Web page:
The temptation to just stop there was huge. Throwing all this money at loans was hard work, and offered little tangible reward. I mean, where were all the things we could have bought? And we never actually felt wealthier because there was always another debt. Many times, we went down to under $1,000 in our checking accounts because we were trying to put all of our resources into paying off debt. Quite honestly, we felt poor. But looking back to the very beginning, we had made a commitment to be debt-free.
The house was more than half of our original debt. If we didn’t pay that off, we would not really have reached our goal. In fact, we would have failed pretty miserably. We plowed ahead, determined to get rid of the mortgage. One of the most important and useful moves we made was to switch from a 30 year loan to a 15 year loan. Since interest payments were so low, the payments were not much more. However, it was shocking how much more money per month went to principal.
My husband and I cut expenses, sold stuff on eBay, worked extra hours…anything we had to do to throw more money at the house. We strategized during long walks on how to maximize our efforts. In late 2012, we finally got to the point where we could request our payoff amount.
Crossing the goal line
When I went into the bank to send the wire transfer, I wanted to tell everyone that we were paying off our house. Sadly, nobody really asked. The immediate aftermath was anti-climactic. Confetti did not fall from the sky, no one clapped. I really felt as if they should have. It was even awkward to boast to friends. I mean, this was something they could only dream of doing and many were going through rough times. My husband and I really didn’t even celebrate. After working so hard to tackle this mountain of debt, spending $200 on dinner seemed sacrilegious.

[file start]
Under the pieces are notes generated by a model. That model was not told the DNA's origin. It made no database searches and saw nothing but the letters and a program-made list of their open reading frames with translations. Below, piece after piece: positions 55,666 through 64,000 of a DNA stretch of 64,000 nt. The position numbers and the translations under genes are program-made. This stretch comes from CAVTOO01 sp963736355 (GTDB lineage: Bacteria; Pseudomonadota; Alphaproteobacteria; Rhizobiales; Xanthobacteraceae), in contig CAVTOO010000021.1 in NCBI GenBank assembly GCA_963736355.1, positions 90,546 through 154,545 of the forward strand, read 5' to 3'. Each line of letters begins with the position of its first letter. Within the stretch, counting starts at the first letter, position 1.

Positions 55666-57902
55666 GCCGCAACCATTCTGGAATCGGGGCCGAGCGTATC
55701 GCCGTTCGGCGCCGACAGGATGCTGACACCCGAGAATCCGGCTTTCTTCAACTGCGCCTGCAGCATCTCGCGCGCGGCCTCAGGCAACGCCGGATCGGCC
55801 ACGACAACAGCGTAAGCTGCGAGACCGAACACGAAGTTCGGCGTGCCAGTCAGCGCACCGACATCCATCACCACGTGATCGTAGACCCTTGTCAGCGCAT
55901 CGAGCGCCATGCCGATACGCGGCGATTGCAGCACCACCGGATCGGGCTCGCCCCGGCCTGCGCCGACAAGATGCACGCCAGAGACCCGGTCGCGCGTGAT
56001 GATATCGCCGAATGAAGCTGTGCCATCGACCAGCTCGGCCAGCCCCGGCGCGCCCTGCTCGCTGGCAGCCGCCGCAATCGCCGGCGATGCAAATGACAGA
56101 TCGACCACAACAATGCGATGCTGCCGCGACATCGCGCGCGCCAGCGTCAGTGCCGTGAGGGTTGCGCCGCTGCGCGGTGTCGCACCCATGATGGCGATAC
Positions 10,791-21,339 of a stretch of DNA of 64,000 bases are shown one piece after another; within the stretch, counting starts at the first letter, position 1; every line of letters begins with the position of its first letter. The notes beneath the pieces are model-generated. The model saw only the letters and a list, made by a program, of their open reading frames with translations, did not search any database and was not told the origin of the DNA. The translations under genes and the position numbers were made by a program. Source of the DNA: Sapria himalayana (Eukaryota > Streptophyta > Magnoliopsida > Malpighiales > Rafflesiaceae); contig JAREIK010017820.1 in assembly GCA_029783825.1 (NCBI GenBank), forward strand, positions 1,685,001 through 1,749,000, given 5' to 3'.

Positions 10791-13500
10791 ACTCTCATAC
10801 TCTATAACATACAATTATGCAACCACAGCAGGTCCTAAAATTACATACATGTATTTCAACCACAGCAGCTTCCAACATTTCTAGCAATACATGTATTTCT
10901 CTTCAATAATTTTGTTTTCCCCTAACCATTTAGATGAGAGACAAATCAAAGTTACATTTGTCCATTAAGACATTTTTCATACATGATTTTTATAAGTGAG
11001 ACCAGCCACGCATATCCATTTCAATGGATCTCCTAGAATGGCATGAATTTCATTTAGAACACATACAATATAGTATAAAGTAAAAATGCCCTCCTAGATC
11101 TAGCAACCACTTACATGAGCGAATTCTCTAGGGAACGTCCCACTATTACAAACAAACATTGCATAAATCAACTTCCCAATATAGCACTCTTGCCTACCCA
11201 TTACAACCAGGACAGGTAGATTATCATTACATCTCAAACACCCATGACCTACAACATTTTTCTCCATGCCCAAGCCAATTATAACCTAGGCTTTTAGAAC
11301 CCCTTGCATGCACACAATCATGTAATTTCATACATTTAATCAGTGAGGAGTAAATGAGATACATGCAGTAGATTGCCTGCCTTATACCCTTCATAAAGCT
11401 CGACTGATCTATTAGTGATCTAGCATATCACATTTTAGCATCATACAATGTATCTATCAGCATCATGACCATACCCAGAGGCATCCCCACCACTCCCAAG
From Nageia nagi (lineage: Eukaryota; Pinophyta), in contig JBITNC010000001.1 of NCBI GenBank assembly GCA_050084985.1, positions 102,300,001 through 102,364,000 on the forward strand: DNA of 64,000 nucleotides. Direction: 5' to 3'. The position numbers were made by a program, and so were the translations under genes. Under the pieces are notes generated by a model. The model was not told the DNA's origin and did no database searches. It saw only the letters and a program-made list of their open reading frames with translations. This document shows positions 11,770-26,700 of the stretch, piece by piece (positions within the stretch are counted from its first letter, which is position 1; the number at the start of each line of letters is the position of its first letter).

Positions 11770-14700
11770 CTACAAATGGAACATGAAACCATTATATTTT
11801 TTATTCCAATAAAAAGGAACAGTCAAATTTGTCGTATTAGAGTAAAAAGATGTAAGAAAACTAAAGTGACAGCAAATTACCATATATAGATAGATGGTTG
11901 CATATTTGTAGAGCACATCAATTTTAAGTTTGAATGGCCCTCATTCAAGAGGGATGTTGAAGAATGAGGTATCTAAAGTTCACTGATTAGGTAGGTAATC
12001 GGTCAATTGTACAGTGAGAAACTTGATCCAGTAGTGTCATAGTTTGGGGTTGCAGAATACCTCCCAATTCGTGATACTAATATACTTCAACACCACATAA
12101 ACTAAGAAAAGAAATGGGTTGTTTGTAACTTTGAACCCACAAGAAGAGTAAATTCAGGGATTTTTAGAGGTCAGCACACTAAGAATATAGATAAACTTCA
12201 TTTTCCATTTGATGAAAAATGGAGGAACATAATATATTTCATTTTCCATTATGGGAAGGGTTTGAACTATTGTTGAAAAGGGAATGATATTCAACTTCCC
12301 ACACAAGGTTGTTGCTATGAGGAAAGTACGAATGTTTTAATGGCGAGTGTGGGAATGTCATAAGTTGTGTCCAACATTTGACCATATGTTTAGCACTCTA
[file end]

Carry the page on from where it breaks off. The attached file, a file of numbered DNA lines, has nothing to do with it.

Eventually, it started to feel good and real–especially as the time came and went when the mortgage was normally withdrawn from our checking account. It was like getting a raise of $1,500 per month. We no longer had to move money and strategize about how we were going to pay bills. We were debt-free.
This was the first step in our goal to be financially independent. We have a long way to go. But now we can put our hard-earned money to work for us instead of for the institution we borrowed money from. Admittedly, my husband and I are fortunate that we make good salaries. However, to get those salaries, we incurred a lot of student loans. We also delayed careers until 25 or 26.
Still, no matter how much we earned, if we had not made the decision to stop borrowing money to acquire things and experiences, we would never get to the point where we could feel financially independent.
We truly believe that any one can become debt-free. I hope that this post can be a lightbulb moment for you and that it helps you make the decision to become debt-free. You will get there faster or slower than we did, but you’ll get there. Start now.
GRS is committed to helping our readers save and achieve their financial goals. Savings interest rates may be low, but that is all the more reason to shop for the best rate. Find the highest savings interest rates and CD rates from Synchrony Bank, Ally Bank, GE Capital Bank, and more.